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Vietnam to Repay $145 Million for U.S. Loans to South Vietnam

By Art Pine
Los Angeles Times

Vietnam agreed Monday to repay more than $145 million in debts to the United States incurred by the defeated South Vietnamese regime, eliminating a major roadblock to the eventual normalization of economic and trade relations between Washington and Hanoi.

Hanoi's commitment came in an accord signed jointly by Vietnamese Finance Minister Nguyen Sinh Hung and U.S. Treasury Secretary Robert E. Rubin, who is visiting Hanoi this week as part of a trip through Southeast Asia.

U.S. officials said Vietnam is scheduled to make a down payment of more than $8.5 million within 30 days, and then begin regular payments aimed at paying off the entire $145 million by the year 2019.

Rubin said in a speech in the Vietnamese capital Monday that the accord "removes an important obstacle to closer ties" between the two countries, which have restored diplomatic relations but still have not resumed normal economic ties.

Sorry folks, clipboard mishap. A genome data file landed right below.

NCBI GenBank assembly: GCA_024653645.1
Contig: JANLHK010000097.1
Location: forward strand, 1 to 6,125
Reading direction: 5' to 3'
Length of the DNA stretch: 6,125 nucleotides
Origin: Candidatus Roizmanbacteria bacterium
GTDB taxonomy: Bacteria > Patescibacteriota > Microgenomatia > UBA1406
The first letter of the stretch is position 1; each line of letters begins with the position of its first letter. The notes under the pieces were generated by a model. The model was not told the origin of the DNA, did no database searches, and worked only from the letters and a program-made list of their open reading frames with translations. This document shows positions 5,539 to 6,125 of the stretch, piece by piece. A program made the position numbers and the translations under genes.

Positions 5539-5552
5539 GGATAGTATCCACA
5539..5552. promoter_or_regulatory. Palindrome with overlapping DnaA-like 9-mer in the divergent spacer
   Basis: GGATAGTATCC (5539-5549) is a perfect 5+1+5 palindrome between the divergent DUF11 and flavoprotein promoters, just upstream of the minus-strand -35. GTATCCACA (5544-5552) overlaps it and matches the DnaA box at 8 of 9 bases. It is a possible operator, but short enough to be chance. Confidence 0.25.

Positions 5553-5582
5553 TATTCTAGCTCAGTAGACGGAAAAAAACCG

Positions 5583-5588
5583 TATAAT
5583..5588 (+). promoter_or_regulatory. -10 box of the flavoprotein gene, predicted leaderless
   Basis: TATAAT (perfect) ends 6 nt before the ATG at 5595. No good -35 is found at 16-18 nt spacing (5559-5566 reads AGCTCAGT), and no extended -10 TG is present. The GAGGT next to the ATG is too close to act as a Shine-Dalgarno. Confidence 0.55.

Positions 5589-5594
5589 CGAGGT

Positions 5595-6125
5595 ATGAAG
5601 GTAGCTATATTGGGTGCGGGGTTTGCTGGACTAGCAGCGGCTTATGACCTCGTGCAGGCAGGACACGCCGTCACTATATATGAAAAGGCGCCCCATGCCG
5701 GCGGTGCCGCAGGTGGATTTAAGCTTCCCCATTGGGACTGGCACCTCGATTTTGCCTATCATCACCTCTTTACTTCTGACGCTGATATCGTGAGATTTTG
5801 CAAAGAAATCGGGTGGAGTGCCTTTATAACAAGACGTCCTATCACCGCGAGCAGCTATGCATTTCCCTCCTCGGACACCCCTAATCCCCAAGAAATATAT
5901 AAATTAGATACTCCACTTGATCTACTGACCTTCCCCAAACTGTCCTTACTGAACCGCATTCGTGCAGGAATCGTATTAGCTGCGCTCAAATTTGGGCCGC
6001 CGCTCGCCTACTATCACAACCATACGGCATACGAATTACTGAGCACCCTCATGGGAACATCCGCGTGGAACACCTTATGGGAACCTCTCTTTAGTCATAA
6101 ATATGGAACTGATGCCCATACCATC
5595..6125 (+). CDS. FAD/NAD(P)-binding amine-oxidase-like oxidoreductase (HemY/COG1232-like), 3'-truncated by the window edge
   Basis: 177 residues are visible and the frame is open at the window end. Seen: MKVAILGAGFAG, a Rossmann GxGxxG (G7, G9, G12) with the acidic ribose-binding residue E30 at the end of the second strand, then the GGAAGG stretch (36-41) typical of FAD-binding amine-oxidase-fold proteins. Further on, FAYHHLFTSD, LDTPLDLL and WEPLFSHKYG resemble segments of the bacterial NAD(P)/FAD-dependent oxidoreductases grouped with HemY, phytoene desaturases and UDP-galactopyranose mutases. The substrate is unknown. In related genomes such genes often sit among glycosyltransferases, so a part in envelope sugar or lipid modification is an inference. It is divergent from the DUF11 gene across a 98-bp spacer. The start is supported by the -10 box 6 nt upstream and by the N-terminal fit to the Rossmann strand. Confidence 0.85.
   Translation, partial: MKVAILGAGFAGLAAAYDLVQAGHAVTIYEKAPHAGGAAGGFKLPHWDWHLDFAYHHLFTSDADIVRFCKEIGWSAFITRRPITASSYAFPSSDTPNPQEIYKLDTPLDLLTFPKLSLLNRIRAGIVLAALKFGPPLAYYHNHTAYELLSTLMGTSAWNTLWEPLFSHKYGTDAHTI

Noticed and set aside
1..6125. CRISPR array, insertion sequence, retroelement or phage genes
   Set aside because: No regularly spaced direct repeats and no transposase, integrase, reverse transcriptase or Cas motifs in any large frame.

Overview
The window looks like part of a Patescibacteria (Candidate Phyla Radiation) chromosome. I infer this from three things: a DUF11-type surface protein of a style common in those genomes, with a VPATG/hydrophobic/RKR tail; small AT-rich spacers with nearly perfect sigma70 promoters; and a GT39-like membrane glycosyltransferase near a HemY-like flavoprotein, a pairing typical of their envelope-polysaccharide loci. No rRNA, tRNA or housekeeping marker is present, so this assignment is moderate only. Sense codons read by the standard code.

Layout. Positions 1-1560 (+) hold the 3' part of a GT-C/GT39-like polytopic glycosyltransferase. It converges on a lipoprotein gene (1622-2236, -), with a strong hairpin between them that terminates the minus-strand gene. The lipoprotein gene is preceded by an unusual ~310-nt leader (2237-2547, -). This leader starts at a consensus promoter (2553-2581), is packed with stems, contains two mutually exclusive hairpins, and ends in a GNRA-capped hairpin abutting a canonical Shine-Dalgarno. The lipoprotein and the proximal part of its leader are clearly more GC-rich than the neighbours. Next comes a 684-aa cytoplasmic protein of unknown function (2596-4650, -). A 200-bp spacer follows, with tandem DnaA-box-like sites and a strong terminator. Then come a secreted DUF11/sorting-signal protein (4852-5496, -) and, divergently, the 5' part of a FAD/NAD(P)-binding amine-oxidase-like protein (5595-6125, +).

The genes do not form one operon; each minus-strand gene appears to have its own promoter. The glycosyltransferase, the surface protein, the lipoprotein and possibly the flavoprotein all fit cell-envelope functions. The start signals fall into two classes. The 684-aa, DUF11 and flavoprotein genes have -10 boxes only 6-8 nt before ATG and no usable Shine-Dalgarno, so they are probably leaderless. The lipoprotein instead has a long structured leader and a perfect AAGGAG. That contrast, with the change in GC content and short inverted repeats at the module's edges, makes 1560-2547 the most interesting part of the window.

Officials said the next step is for the two countries to complete work on a bilateral trade agreement, under which Vietnam agrees to reduce its trade barriers and to open its economy to more foreign investment.

The $145 million in loans stem from the late 1960s and early 1970s, when the United States was channeling hundreds of millions of dollars a year into South Vietnam to prop up its government. North and South Vietnam merged in 1975 after northern troops captured Saigon.

U.S. officials said none of the loans was used to finance military operations. Some $76 million of the debt constitutes the unpaid principal from agricultural and development loans for road construction, power projects, and grain purchases. The remainder is interest due.

Vietnam initially had refused to repay the loans, but later changed its mind when it wanted Washington's blessing to encourage foreign investment. The United States has argued that Hanoi incurred South Vietnam's debts when the two countries merged after Saigon's defeat in 1974.

Analysts said Vietnam's decision to repay the debt, more than two decades after its troops captured Saigon, shows how urgently the existing communist regime wants to establish normal relations and integrate itself into the world economy.